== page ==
In 2023, Philomena commenced a Masters in Mathematical Physics at the University of Edinburgh in Scotland. Philomena tells us about her year studying and living in Edinburgh.
My first year out of school has definitely been a very eventful one! The UK academic year doesn’t commence until September, so after graudating from KRB, I have had 10 months before starting my degree at the University of Edinburgh. As a result, I spent around 6 months working full-time in Sydney to save up for a 3 month solo-backpacking trip where I spent a month in Japan, as well as 2 months travelling around Croatia, Italy, France, Switzerland, Hungary, The Czech Republic and Germany. This definitely was a very transformative experience for me as it allowed me to make some life-long friends in situations I never would have thought I would’ve been in, exercise my independence travelling alone and increase my confidence. I would highly encourage any student thinking about travelling/backpacking before university starts to absolutely take a gap year – you’ll make some lifelong memories and have some life changing experiences which I think have actually really helped me better settle into university life as well.
I’m studying a 5-year Integrated Masters (MPhys) in Mathematical Physics, which means by the time I graduate I would have completed both my Masters and Bachelor’s degree. In Scotland, the degree system is one year longer than most other universities, meaning more flexibility is offered around your courses and you can take different classes which don’t necessarily pertain to your degree. As a result, I’m studying both maths and physics, but am also taking a course in Japanese after having travelled there for a month prior to my studies. I’ve loved all of my classes to date and the flexibility has really allowed me to hone-in on my interests and find prospective specialisations for later in my degree, such as astro, nuclear or particle physics.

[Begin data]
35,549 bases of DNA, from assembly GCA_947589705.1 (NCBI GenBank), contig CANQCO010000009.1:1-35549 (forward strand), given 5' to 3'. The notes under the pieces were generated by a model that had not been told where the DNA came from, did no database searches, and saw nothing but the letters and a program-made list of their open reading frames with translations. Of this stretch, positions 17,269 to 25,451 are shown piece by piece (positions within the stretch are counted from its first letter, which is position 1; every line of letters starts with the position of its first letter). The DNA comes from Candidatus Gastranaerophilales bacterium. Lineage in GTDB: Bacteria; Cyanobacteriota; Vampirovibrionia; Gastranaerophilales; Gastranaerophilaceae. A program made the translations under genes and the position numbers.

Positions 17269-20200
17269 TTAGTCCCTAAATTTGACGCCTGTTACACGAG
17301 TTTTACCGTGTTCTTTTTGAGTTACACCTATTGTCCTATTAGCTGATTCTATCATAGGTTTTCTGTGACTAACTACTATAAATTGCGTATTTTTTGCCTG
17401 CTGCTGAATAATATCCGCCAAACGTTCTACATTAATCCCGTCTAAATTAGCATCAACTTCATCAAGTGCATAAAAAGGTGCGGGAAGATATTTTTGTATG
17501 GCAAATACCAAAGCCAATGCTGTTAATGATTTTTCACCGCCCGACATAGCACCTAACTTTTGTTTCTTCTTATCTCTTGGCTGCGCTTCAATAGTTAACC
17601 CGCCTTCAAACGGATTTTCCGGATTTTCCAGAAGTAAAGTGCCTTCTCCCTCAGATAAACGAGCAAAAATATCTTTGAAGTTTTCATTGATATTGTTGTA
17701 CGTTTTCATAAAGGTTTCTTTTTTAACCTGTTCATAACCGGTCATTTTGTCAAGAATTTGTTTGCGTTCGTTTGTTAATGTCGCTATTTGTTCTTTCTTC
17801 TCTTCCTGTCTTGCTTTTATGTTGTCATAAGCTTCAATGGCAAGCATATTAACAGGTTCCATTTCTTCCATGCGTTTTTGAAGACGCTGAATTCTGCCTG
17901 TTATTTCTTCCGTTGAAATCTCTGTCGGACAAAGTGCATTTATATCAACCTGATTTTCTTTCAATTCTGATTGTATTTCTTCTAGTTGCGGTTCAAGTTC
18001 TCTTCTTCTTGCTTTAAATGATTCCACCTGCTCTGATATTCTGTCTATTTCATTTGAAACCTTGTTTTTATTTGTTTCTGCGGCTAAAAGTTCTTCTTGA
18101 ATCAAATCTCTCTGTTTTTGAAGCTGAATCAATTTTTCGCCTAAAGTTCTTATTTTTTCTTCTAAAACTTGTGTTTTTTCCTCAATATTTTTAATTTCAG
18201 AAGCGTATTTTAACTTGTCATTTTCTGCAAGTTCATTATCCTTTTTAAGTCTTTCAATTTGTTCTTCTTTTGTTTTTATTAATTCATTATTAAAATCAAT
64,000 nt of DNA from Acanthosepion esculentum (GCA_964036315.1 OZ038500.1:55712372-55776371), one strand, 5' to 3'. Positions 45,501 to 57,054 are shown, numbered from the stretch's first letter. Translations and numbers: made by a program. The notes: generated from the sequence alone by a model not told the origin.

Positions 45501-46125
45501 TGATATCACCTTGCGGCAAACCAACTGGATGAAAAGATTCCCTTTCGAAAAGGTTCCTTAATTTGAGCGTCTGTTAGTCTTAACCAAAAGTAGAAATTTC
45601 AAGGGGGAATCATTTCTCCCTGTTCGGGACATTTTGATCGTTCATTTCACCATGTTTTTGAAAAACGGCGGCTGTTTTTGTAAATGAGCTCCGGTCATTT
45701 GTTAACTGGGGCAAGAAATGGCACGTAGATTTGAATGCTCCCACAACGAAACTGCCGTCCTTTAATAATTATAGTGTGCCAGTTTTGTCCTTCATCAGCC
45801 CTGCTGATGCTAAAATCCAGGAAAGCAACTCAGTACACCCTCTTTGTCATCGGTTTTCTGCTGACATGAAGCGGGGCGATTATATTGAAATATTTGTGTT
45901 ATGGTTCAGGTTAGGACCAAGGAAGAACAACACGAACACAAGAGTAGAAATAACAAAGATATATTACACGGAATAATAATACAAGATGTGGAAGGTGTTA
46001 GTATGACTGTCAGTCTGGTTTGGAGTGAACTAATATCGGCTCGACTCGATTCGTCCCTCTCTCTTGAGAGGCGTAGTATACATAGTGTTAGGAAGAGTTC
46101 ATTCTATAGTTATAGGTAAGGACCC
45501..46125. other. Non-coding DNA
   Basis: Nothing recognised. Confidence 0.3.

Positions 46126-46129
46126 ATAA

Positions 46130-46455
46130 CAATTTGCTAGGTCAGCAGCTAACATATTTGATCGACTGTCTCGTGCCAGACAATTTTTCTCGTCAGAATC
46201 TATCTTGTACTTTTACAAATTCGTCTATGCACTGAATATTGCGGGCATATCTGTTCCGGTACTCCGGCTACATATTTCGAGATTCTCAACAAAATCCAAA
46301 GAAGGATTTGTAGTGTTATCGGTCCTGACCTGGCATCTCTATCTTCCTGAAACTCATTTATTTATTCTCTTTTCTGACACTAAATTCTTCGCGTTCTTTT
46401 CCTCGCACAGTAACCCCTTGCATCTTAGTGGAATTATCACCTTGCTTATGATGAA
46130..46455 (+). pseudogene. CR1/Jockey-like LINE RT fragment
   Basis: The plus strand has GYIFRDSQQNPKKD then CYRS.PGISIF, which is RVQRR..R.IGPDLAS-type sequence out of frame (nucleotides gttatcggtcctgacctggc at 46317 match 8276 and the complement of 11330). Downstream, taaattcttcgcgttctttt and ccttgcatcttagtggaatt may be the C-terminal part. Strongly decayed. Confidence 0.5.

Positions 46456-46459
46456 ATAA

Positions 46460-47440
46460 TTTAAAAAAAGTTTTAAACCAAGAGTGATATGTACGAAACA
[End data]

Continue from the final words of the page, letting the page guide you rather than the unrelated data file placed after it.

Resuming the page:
University accommodation in Scotland is very different to Australia, as there is much less of a ‘college’ lifestyle for new university students. Instead, most first year students live in self-catered accommodation in flats with 3-5 other people, allowing you to make really close connections with your flatmates and live a bit more independently. As a result, there are a lot more activities offered on campus such as sports and societies which you can join. These societies often host events and socials all throughout the year! Some of these include the sky-diving, independent music or the ice skating societies. I have volunteered as the Head of Social Media for the Travel Society which is called Ryanair Roulette! I’ve always been quite independent, so being far from home hasn’t been too much of a challenge but I definitely am looking forward to being back in Sydney for Christmas and seeing all of my friends.
Overall, I cannot express how amazing the past year has been and the opportunities it has provided me – both travelling and moving so far away from home with little to no connections internationally may seem daunting at first but I promise, making steps like these are the only things that are going to push you outside of your comfort zone into having some of the best moments of your life!